Collecting small claims takes more than winning case - News, Weather & Sports

Collecting small claims takes more than winning case

MIDDLETOWN, KY (WAVE) - It's known as "the people's court." Every year thousands turn to Jefferson County's Small Claims Court to get money they're owed.

But when a Middletown couple couldn't force a contractor they sued to pay up, they called the WAVE 3 Troubleshooter Department. Troubleshooter Eric Flack did some digging and found out when it comes to small claims court convincing a judge is only half the battle.

Thomas and Nancy Spencer have been married 53 years.

"We have always tried to be loyal to people," Nancy said. "Help them, very trusting."

But a lifetime of experience couldn't keep them from getting involved with a repair man that left them all bent out of shape.

"It's not fair, we know that," Thomas said. "He took our money."

He is David Spears, owner of Spears Home Remodeling in Jeffersonville. The Spencers hired him to fix two leaks in the basement of their Middletown home and paid him $2,895 to do it. But the Spencers say the leaks came back. So did Spears. Twice.

But when he couldn't get the problem patched up Spears proposed a new project with a new price tag.

"He said I'm going to have to go outside and dig," Nancy said.

"And he wants more money," her husband added. "$1,600 more."

But the Spencers' original contract included a guarantee. So they hired someone else to fix the leak and took Spears to Jefferson County Small Claims Court to get their money back.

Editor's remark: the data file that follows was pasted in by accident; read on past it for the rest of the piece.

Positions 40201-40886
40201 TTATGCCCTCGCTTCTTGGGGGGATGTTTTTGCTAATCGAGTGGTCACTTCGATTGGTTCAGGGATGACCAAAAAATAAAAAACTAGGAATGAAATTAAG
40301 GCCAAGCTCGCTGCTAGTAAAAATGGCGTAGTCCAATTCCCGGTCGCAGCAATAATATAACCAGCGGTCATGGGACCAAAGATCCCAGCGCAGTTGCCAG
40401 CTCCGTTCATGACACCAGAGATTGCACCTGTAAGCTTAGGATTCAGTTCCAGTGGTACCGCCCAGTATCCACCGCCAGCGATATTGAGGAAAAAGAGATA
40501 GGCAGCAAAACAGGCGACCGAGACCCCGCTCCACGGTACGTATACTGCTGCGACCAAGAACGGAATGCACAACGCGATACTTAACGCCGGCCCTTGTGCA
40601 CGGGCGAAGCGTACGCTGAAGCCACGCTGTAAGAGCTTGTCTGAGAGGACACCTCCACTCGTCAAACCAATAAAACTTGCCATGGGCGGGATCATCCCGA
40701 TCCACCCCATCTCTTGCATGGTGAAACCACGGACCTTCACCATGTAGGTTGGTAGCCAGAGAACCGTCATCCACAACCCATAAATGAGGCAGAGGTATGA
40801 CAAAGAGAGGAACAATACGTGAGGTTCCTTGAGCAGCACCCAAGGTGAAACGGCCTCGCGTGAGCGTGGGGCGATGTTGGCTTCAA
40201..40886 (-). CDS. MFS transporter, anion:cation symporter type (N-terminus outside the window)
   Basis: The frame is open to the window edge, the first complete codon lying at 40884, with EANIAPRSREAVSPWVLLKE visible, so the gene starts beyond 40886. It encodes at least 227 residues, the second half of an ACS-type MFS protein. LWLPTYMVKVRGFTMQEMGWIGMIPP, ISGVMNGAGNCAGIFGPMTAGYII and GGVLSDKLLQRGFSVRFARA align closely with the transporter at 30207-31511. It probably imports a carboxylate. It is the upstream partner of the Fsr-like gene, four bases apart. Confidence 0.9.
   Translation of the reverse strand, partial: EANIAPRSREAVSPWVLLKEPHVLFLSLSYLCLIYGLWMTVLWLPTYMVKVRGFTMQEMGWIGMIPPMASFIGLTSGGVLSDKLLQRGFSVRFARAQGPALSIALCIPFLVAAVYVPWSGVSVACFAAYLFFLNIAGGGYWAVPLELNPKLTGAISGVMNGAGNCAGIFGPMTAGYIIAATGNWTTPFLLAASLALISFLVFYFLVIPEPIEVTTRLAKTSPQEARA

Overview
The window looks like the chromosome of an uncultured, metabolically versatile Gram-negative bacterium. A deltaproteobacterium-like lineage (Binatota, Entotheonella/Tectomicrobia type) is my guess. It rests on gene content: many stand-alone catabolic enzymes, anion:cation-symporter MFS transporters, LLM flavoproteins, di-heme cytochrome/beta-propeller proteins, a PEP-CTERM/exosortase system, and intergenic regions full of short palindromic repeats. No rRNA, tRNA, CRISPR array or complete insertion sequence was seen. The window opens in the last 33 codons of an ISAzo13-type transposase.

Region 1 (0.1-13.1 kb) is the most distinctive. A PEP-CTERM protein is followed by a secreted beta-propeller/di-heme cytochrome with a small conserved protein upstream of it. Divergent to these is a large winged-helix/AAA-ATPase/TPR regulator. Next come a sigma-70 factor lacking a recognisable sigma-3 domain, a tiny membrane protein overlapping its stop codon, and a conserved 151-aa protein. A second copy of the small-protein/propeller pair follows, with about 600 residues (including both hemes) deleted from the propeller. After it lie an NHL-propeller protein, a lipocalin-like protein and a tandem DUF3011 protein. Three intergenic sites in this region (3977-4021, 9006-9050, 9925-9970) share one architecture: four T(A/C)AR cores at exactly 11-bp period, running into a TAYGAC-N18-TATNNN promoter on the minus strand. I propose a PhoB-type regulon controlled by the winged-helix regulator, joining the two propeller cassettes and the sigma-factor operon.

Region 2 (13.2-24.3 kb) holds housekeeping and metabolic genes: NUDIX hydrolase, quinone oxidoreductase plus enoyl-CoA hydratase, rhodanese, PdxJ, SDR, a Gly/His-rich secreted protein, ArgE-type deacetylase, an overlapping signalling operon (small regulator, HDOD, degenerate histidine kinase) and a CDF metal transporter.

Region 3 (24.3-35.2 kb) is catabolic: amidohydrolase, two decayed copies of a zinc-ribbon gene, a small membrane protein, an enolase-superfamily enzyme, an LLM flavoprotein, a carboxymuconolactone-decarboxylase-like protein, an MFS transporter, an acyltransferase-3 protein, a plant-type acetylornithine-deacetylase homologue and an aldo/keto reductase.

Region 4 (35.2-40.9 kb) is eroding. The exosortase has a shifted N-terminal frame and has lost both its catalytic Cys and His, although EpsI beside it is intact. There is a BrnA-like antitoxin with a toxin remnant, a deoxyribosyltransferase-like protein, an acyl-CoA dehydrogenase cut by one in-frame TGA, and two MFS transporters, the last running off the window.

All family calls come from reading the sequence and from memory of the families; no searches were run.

Spears didn't show and the judge awarded the Spencers a $2,500 judgement, the maximum in small claims. But nine months later, the Spencers are still trying to collect.

Judge Gina Kay Calvert, a Jefferson County Small Claims Judge, said when it comes to small claims court winning your case is just the start.

"The court is not, it has never been, set up to be a collection system," Judge Calvert explained.

If the defendant doesn't voluntarily hand over a check, plaintiffs have to file paperwork to garnish wages, bank accounts, or ask the sheriffs department to seize property. All of which costs more time and money.

"And sometimes, it's just not worth spending good money to chase bad," Judge Calvert admitted.

The Spencers, in their mid-70's, said they didn't have the energy to fight Spears for their money.

"I said I know somebody will find him," Nancy said with a laugh. "Guess who," she added, referring to WAVE 3 Troubleshooter Eric Flack.

The Spencers contacted the Troubleshooter Department to track down Spears for them. By phone he told Troubleshooter Eric Flack he didn't know about the small claims case or the judgement against him. When confronted with a court summons with his signature on it, Spears agreed to pay the $2,500.

Spears denied there were any problems with his work but admitted he dropped the ball by not showing up for court. The Spencers hope Spears makes good now.

"He's ducked the courts, so what's going to make us think now he's going to bring us a check?" Thomas said.

Judge Calvert suggests that before you file a case in small claims court, read the small claims handbook. You can find a copy of it by clicking here.

Pages 14-21 lay out what you have to go through to get your judgement, including resources for finding attorney's who will get your money for you, provided they receive a percentage of the payment.

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